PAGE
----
In Spanish, is it possible to make 'principal' or 'gradual' an adverb without adding -mente at the end?

  • I'm just curious. Why are you asking this?. Anyway instead of principalmente you can use máxime but I don't know any word for gradualmente without "-mente"
    – DGaleano
    Apr 27 '18 at 18:11
  • @DGaleano - because when you are learning a language you are interested in trying out this and that, in order to find patterns and rules, which you can then apply, to make many new permutations of words. Apr 28 '18 at 3:10
  • @aparente001 your guess makes sens but let´s wait for the op comment
    – DGaleano
    Apr 28 '18 at 17:48
  • I'd like to know as well. I'm reminded of how German for the most part (I think) doesn't have a specific adverb-forming suffix; most adjectives work as adverbs directly. Not the case in Spanish, in general.
    – pablodf76
    Apr 28 '18 at 23:04
  • @DGaleano - Sorry for the misunderstanding, I've deleted my obsolete comments. May 7 '18 at 13:12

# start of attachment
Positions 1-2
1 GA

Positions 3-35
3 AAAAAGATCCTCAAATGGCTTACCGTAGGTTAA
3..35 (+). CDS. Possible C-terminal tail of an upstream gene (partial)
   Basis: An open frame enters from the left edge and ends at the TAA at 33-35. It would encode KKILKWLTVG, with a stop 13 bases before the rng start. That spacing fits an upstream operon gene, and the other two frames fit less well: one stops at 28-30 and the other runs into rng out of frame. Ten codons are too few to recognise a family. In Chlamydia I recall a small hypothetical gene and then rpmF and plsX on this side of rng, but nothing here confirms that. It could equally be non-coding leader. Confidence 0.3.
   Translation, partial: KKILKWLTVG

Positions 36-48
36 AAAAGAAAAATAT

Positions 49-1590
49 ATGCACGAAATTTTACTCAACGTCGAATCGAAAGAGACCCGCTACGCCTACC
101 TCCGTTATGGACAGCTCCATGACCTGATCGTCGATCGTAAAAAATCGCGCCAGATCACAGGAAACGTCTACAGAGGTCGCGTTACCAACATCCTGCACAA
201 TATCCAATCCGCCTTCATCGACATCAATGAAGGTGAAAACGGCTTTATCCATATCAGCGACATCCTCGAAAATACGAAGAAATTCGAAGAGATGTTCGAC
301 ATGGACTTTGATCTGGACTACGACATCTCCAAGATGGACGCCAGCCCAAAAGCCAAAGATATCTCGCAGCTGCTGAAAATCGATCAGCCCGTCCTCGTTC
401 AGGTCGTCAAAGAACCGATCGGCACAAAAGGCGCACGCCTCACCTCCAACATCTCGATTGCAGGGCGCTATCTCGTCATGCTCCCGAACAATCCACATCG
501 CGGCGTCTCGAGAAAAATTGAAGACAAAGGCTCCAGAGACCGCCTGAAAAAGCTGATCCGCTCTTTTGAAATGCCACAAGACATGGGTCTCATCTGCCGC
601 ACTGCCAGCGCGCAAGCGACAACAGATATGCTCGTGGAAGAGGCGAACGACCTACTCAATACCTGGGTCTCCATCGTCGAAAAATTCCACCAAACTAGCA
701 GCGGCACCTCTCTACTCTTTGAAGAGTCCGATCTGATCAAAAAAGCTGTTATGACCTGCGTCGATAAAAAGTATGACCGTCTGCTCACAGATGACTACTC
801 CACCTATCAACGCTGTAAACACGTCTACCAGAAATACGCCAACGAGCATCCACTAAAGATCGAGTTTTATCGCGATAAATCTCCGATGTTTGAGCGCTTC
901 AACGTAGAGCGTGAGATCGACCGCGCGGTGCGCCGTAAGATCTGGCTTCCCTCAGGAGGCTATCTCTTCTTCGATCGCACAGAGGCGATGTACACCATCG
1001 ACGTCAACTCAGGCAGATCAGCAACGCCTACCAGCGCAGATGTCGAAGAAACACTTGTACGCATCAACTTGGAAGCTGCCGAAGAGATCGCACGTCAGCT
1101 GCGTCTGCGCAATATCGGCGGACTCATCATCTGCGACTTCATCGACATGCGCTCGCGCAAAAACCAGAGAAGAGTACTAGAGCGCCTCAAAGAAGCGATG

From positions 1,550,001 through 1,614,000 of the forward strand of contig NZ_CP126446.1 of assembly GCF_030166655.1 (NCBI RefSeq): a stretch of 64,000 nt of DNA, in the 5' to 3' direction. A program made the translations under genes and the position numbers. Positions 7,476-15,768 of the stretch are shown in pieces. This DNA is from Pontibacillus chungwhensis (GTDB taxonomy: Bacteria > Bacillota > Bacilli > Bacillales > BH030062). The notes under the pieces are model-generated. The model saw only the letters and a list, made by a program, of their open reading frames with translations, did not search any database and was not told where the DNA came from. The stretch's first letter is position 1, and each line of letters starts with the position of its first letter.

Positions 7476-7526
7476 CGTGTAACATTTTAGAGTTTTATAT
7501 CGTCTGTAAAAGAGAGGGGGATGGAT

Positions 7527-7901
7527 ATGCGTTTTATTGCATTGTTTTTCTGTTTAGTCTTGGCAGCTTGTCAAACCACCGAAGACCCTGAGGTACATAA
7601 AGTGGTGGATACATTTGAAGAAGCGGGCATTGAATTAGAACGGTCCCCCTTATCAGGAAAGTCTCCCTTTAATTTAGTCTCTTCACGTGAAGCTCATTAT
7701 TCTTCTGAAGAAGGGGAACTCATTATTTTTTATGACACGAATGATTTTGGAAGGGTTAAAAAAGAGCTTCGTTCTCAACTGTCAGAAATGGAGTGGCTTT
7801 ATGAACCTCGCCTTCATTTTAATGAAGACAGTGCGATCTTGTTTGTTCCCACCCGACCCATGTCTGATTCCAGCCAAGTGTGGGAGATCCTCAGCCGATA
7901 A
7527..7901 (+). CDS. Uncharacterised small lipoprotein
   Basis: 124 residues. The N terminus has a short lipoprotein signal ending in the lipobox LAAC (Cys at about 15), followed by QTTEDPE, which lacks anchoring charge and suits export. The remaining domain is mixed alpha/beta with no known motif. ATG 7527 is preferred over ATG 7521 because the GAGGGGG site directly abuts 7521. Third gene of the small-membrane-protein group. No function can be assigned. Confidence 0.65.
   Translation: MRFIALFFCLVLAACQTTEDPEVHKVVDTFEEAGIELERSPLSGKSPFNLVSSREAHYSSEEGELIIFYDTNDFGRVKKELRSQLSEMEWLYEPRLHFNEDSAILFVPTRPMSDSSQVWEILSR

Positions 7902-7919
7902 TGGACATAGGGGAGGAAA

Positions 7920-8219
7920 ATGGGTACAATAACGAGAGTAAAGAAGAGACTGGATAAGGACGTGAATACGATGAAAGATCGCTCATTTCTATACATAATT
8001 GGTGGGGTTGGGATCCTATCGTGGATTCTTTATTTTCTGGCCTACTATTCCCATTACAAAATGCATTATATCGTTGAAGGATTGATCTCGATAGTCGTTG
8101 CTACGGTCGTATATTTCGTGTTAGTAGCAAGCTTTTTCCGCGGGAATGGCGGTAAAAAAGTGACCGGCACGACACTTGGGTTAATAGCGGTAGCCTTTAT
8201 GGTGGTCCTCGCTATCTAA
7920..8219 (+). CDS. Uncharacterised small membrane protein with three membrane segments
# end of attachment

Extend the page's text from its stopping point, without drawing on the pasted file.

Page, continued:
An easy way to turn adjectives into adverbs without adding -mente is to replace the suffix with its actual meaning, which is "de manera" (or "de modo" or "de forma").

So if you don't want to say "gradualmente", you can say "de manera gradual". Same for "de modo principal" for "principalmente"; "de forma lenta" instead of "lentamente", etc. It's like saying "in a slow manner" instead of "slowly" in English.

Of course, you can also use synonym expressions like "poco a poco" instead of "gradualmente", "sobre todo" in place of "principalmente" and the like.

  • Great answer. I think the point you made in the last paragraph is the take-home message. I suggest you add usage notes along these lines: In casual conversation, we'll almost always use these alternate expressions; in formal writing, the -mente adverbs would be more likely. Also: "de modo" is especially useful if the -mente form sounds awkward, such as with cruel. E.g., I hear "de modo cruel" rather than "cruelmente". (If you agree, that is.) May 7 '18 at 13:15

Some adjectives can be adverbialized with what today we might call the zero or null suffix, as in rápido. But there is a very small, basically fixed number of these, all of which were inherited through Latin's neuter-adjective-as-adverb formation. But neither principal nor gradual are a part of this special group of adjective-adverbs, and therefore must use -mente or other adverbializing structures (such as de forma X, de modo X, en plan X, etc.)

  • Also helpful. Now I wonder if there's some simple pattern that governs membership in that class? May 7 '18 at 13:18

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